I have read previously about buying refundable flights using the interest free credit to meet the spending thresholds. Bar making sure you don’t set a direct debit to pay off the amount automatically, are there any other things to watch out for when doing this? I seem to recall people mentioning a negative points balance arising but I’m not 100% clear on what that means. If anyone is able to explain the negative points balance point that would be great!

    • Rob says:

      When you refund the flight, the base points for the flight will be taken away from your card account balance.

      Take the AA card. If you refund a £5,000 flight on the Visa, your MBNA account will show you have ‘- 3,750 miles’ to transfer across. However, MBNA will NOT take these miles out of your AA account. Your MBNA account will simply run a negative milage balance until you have spent enough to wipe out the 3,750 mile deficit.

      The other obvious point is to be 120% sure that you are booking a refundable flight. Check every bit of the terms and conditions before buying. With BA, it is easy as the original booking screen has a ‘refundable fares’ drop down box.

      • Alan says:

        Hmm – are you 100% sure about this, Raffles? Reason I ask is with my United card (also from MBNA) they did just that!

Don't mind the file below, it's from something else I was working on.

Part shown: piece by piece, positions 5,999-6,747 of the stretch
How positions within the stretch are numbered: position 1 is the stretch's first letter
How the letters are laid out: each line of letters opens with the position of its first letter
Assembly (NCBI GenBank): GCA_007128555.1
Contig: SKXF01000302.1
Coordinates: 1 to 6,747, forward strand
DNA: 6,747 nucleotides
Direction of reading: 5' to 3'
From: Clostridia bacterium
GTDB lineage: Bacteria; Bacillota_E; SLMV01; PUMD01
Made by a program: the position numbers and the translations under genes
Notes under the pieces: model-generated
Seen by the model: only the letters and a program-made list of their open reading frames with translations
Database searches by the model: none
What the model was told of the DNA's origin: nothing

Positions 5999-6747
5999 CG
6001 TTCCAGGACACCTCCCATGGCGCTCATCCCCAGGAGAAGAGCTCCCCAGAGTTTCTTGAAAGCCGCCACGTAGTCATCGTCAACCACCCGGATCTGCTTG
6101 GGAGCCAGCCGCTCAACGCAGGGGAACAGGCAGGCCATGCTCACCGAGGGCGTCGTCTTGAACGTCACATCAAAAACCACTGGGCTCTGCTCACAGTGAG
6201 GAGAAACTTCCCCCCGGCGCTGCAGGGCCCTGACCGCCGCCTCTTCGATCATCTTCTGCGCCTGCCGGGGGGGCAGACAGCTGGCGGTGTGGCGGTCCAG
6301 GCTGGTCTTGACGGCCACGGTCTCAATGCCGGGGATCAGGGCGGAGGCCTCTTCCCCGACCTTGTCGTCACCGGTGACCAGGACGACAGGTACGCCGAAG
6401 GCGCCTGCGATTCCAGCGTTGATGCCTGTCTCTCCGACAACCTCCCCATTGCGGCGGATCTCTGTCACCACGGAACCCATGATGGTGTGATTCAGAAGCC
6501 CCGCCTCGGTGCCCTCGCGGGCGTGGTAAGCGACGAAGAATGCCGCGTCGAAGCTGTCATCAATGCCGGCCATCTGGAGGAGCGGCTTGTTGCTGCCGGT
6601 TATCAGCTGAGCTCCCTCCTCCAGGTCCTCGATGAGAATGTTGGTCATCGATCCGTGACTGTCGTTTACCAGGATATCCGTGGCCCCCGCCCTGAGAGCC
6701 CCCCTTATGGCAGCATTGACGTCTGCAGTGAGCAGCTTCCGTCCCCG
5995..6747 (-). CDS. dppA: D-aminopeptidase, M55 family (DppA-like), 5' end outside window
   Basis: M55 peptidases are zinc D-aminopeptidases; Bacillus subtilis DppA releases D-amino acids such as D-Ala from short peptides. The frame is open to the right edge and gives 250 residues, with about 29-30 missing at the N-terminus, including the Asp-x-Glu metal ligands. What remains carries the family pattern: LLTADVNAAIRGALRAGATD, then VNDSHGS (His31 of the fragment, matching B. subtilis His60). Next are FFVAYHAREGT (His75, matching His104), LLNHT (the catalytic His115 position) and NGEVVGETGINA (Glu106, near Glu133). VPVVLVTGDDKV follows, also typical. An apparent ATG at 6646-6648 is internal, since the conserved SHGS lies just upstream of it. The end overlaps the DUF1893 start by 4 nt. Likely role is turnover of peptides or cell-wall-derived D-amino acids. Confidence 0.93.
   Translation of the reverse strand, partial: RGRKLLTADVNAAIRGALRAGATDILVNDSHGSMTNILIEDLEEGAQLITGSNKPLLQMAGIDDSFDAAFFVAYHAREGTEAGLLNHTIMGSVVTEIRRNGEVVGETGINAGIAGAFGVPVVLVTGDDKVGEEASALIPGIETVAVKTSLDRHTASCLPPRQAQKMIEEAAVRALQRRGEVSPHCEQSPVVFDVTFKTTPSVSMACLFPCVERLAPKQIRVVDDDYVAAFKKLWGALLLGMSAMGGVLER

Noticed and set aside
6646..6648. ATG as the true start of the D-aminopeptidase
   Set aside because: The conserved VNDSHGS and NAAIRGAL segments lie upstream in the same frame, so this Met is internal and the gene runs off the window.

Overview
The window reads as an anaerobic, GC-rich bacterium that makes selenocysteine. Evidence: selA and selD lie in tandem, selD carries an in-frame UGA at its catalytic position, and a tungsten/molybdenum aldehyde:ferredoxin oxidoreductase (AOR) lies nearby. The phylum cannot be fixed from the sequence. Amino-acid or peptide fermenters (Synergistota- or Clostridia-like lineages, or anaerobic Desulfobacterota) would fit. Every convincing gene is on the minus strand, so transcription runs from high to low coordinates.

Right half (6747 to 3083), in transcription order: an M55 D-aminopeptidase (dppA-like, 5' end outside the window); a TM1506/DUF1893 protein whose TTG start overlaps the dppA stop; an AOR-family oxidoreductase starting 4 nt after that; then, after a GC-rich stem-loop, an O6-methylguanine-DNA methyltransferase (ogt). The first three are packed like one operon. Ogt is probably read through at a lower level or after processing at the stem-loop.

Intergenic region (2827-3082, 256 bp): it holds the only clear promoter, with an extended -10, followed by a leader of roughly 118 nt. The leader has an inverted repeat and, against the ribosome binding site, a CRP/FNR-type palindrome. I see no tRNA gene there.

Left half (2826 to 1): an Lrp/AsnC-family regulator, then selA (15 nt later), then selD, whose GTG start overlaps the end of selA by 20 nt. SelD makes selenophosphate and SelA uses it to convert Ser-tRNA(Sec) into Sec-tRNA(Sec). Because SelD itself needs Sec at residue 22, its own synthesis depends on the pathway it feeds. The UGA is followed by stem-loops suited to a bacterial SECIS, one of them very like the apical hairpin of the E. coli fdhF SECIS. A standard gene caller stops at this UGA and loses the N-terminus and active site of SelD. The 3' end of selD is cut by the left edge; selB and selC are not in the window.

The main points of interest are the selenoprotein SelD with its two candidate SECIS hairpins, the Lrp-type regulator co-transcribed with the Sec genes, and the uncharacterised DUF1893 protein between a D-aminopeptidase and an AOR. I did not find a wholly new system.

I had a Shell transaction of just over £50 – received the miles. However the 4sq credit was slow to appear and ended up on the next statement. I had no other transactions that month and then noticed my United statement showed the following:

        03/27/2013 MBNA CC Purchase 51
        04/23/2013 MBNA CC Purchase (15)

        (with my balance going down by 15 points in-keeping with this)

        I’m happy enough in that I only paid 36 in the end so it’s appropriately I only receive that number of points but thought it might be an interesting datapoint…

      • Manvivant says:

        Many thanks, Raffles.

        Just so I’m clear. If you refund the flight prior to redeeming the 35,000 miles (based on your figures above) you would be left with 31,250. If you were to cancel after you had redeemed the 35,000 then you would be left with 3,750 miles to gain before you reached zero (and could then start earning and spending again). Quite new to the world of points/miles etc. but thought this looked like a good way to build up some points! Your blog is a fantastic resource that’s for sure.

        • Rob says:

          No, not in the sense you use the word ‘redeem’.

          Your 35k will already have gone to AA, assuming you do not do the refund until the next statement period. MBNA probably cannot touch those. The refund does not impact them.

          MBNA simply creates a negative miles balance internally and will not any more to AA until you have earned more than 3,750.

          (However, see Alan’s experience with the United card, where miles WERE deducted. With the BMI card, though, MBNA never did remove miles when your monthly total was negative. So the AA card could go either way!)

  • jason says:

    Anyone got their 35K signing up bonus yet?